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What is atrial septal redundancy?

Pretty much the opening question is my issue. So to spare you the time if you don't want to read my wall of text that is the question i have at the end of the day. But here is the rest if you are interested.

Basically I have had 3 echos 2 were in the past 5 years and the first was when I was 20 ( about to be 32) I have some mitral valve prolapse which showed up in the two most recent tests which is normal.

But the test I had back when I was younger I wasn't able to meet with the doc my parents did (they aren't the best at explaining things) basically the doctor told them everything checked up. it gives about a paragraph detailing everything looks good and then at the bottom it says

"IMPRESSION: Normal echocardiogram with incidental finding of atrial septal redundancy."

What does this mean exactly? Everywhere I have looked nothing comes up for it except in the context of atrial septal aneurysm. From what I grasp the septum aneurysm is pretty common and most people that have them don't have any issue.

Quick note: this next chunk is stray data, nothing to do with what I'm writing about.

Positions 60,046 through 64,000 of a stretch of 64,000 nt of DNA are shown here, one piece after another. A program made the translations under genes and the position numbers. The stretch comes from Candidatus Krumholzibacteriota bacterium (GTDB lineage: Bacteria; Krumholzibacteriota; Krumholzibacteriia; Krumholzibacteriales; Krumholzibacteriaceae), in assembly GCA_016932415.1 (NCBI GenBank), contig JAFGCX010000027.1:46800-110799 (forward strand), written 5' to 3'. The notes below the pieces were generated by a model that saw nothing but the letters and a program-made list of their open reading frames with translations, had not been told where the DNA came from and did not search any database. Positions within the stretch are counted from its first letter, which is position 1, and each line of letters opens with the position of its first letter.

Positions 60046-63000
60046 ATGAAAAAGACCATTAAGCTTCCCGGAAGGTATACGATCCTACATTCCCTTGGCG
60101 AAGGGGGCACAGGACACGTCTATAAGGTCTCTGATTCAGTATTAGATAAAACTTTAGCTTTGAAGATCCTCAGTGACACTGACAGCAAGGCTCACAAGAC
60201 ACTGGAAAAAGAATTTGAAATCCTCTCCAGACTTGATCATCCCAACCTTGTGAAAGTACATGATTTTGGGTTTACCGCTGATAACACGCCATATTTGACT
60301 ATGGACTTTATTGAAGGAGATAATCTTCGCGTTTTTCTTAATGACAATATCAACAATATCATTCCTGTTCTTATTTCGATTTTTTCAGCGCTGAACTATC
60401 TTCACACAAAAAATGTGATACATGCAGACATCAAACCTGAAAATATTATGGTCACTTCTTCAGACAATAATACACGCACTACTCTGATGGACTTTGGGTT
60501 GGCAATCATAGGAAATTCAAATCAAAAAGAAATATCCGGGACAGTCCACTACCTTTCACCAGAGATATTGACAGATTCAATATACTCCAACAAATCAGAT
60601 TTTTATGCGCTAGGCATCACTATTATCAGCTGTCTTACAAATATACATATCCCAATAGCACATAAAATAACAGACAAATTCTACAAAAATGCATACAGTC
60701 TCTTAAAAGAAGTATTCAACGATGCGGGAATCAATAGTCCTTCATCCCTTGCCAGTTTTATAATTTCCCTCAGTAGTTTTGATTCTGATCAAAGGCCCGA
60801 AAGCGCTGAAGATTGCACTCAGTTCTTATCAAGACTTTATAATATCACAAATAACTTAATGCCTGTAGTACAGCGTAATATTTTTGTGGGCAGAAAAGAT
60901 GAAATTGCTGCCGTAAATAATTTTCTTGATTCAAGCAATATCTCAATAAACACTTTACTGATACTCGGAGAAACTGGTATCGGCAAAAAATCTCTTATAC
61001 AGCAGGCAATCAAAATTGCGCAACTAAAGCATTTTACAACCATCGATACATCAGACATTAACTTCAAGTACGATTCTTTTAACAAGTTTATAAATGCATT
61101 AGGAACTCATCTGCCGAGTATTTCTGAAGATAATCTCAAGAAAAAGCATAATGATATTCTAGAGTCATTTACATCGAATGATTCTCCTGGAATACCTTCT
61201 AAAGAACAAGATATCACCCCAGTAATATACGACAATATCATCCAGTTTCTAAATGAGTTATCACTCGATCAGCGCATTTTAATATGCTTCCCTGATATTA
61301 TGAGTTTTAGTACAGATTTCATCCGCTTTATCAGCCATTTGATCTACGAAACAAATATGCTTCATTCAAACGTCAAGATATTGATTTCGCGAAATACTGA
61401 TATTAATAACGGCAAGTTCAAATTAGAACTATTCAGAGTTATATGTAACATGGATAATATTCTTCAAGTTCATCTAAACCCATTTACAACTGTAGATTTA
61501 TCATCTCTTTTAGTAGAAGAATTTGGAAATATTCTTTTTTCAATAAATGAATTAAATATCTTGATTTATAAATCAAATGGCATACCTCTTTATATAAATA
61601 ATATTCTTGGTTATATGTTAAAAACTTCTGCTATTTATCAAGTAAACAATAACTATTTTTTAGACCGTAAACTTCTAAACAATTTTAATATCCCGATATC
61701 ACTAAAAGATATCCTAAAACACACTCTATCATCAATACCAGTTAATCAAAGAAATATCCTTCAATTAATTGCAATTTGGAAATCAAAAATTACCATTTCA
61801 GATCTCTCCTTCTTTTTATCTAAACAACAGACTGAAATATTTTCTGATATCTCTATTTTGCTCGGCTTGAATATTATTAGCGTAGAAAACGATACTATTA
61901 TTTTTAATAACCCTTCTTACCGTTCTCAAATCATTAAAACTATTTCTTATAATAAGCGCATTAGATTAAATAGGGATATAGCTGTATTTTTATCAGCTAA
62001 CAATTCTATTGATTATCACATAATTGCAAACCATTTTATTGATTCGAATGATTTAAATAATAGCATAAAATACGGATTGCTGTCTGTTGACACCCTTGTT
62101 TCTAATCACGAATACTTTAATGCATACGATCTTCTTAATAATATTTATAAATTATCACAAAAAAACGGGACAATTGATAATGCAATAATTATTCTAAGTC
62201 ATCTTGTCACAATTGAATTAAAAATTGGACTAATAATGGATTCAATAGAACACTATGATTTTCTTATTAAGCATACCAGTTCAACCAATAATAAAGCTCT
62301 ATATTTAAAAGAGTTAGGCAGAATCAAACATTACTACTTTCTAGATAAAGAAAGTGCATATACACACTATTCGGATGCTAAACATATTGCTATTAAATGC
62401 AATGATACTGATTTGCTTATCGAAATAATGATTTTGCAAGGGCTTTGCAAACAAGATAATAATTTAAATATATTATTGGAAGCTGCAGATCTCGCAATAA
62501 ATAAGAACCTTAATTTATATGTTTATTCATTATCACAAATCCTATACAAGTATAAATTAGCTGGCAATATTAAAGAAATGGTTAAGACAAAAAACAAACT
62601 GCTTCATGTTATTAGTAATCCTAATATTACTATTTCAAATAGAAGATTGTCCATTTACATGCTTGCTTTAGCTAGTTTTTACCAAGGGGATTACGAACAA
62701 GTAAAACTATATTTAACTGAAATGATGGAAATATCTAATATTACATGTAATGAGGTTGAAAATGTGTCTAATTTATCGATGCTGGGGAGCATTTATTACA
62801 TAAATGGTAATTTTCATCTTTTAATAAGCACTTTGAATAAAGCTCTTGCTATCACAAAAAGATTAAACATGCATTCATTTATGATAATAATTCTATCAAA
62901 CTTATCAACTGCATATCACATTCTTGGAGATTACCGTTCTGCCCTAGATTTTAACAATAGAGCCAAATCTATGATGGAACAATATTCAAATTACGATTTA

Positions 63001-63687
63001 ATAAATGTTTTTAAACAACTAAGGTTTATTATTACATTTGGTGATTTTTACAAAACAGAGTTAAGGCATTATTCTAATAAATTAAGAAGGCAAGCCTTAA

But I also came across a post on here where someone asked what septal redundancy was as well and someone replied that it  

"means is that the septum or wall between your two lower chambers or ventricles is a little more flexible and stretchy and falls within that weird place of its not wrong and its not right."

So I am confused. Maybe by all the terminology but what they were saying sounds like what aneurysms are. Or does septal redundancy mean that it isn't on the level of an aneurysm or is it something else entirely? Would appreciate any help understanding this. Thanks a bunch.

1 Responses
1423357 tn?1511085442
Are you sure it isn't "interatrial Septal Redundancy"?  The septal wall separates the left and right atria, the upper chambers of the heart.  As the heart develops in a fetus, the septal wall grows and eventually seals and separates the left and right chambers.  I THINK in your case as well as mine, the septal wall doesnt seal completely up, but overlaps like a pair of sliding doors.  It'd not normal, but it's nothing that needs correcting.
Nah on my form it says atrial septal redundancy. I could be wrong but aren't those terms interchangeable? I saw a few topics that referred to it as atrium septum.

Wouldn't this be considered some sort of defect? Or is it not since it seals for the most part?
Yeah, I think the two are interchangeable.  Is it normal? No.  Is it something that needs correcting? I'm 67, and it hasn't affected me; sprint cycling and speedskating and it had no affect on me.  Of that indeed is what you have..
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